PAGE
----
LILY COLE on THE GIFT ECONOMY


I made a Christmas card for someone this Christmas
that was a sketch of myself, like, at my computer with my back to them that said, “I’m sorry,
I can’t talk right now. I’m, like, trying to make the world more social.” Lily, you’re known for being a model and
an actress, but you’ve now become an entrepreneur creating an app for social change. Can you
talk to us about Impossible and this concept of the gift economy? Impossible was prompted by a conversation
with a friend. We were talking about the economy and why is it when the economy struggles that
society struggles. Because if you think about it, we all have an abundance of skills, resources,
time, and is there not another way that we could mobilize things to move around? I called
it Impossible because I thought that a lot of people would say it was impossible. It’s
an incredibly utopian proposition. And so I quite liked facing the cynics from the beginning
with the name. The philosophy behind it was really something of individual empowerment,
trying to say how powerful we all are in determining our world and our reality. and that we have
the ability in any given moment to kind of rethink it, reshape it, re-see it. And so
once you collectively decide, you know, we’re not gonna exchange, we’re not gonna use
money. What will mean something is what you personally can bring to the equation, and
whether that’s an object or just an ear or your time. By bringing that, then you experience
all these people around you bringing what they have to offer. Wouldn’t it be so wonderful
if I felt like the people around me were there for me? Like, supported me? And if I had a
need that they would meet it. And the price I have to pay for that is just to be able
to offer up whatever I can where I see the opportunity, which actually probably would
make me happy to do anyway. The calling card there is community and cooperation. And so
the hope with impossible is to create a community that allows us to both give to one another
and to receive from one another. As I started digging into that idea more and doing kind
of research I became more and more inspired by the social value I saw was offered. I went
to burning man last summer. I’d already been working on Impossible for a few years
by that point and was fairly familiar with the gift economy as a concept and as a cultural
practice, but my experience of the gift economy was limited to either my experience of it
with friends, my experience of it, you know, sometimes with strangers but not so often,
obviously my family. Ways I understand it manifesting in things like Wikipedia or academic
circles, and then in books. I’d always been inspired by the idea behind that she lived
in a gift economy, like in an absolute gift economy, and so I thought, “Before I launch
this platform to the world that I think is a really good idea, maybe I should actually
go and experience it.” I feel like it’s allowed me to be a more generous person, it’s
allowed me to be open to receiving help, which I always found quite hard to do before, and
to be open to, like, being interdependent with other people. I understand the difference
between the gift economy and exchange economies, which is the dominant model we live in, in
the concept of reciprocity. And so in exchange mediums I give something to somebody because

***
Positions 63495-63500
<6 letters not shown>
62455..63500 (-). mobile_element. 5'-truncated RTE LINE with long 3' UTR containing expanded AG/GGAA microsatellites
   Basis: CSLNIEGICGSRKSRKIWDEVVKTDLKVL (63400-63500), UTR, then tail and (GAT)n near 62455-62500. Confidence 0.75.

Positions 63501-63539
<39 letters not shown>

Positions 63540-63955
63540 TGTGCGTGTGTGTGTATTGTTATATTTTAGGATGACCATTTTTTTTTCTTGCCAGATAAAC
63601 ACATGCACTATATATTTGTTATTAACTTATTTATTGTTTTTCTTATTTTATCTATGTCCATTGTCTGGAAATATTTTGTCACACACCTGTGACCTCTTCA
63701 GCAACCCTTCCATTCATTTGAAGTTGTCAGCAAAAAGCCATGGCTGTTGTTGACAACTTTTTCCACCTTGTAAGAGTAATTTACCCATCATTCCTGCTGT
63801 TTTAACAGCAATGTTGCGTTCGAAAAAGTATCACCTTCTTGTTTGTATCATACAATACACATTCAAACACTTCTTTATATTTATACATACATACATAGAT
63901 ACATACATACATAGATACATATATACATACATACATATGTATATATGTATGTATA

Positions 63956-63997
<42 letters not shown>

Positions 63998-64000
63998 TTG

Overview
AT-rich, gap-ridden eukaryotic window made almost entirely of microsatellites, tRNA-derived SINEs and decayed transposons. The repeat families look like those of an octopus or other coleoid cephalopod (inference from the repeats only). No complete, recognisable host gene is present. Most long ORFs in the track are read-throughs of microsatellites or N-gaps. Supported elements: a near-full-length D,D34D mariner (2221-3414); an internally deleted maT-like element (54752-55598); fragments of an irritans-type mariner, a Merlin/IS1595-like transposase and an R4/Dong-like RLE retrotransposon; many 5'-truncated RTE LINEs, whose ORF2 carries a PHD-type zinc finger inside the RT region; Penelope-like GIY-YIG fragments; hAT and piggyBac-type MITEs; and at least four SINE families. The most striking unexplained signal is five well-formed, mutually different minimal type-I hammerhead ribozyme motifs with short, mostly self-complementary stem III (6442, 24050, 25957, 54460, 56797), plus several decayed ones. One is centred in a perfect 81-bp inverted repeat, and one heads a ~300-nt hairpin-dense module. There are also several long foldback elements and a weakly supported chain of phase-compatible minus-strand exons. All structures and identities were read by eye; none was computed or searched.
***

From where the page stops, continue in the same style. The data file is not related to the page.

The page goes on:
I expect something in return whereas in the gift economy I’m doing something for somebody
else but not because I want anything in return, just because I can and because I see an opportunity
that that person needs something maybe that I don’t or I have a skill or a service or
a bit of time that I can offer to that person. And there isn’t an expectation of return.
But because I believe in that way of being, inevitably if everyone else is doing that,
someone else will do the same for me. So when I have a need it will be met by somebody else.
So the return actually is always there and is inevitable, which is something doing something
for somebody else for no reason, you know, for absolutely no reason but just to be helpful
because you can. And I think it does actually happen all the time and I just think it’d
be nice to see a little bit more of it. We’ve had quite a few people posting on Impossible
things like, “I wish I could stay afloat for another…” you know, “I wish I didn’t
worry about staying afloat every month.” And I think that the amount of pressure that
financial debt and debt puts on people, the stress that money kind of often puts on so
many people is really sad. Like, it’s a really sad way for us to experience a lot
of our lives. And feeling like if you don’t make enough money to pay your bills this month,
you could be out on the streets. You know, like, there isn’t a kind of natural support
system in the people around you that you feel like, “Hey, these people have got my back.
You know, like, worse comes to worse I know it’ll be fine.” So many people I think
potentially exist without that psychologically. And I think think there’s any real need
or reason for that because, as I said at the beginning, like, we have an abundance, like,
we have kind of a natural abundance amongst ourselves that if we all tapped into together,
like, we could all feel very supported. I think through that. I think that what we have
achieved at the least right now, which I feel very happy about, has been creating an environment
where people feel potentially safer to be vulnerable about the needs they have or the
wishes they have. And once you do that you actually meet a community who are really supportive
and receptive.

3 thoughts on “LILY COLE on THE GIFT ECONOMY

Leave a Reply

Your email address will not be published. Required fields are marked *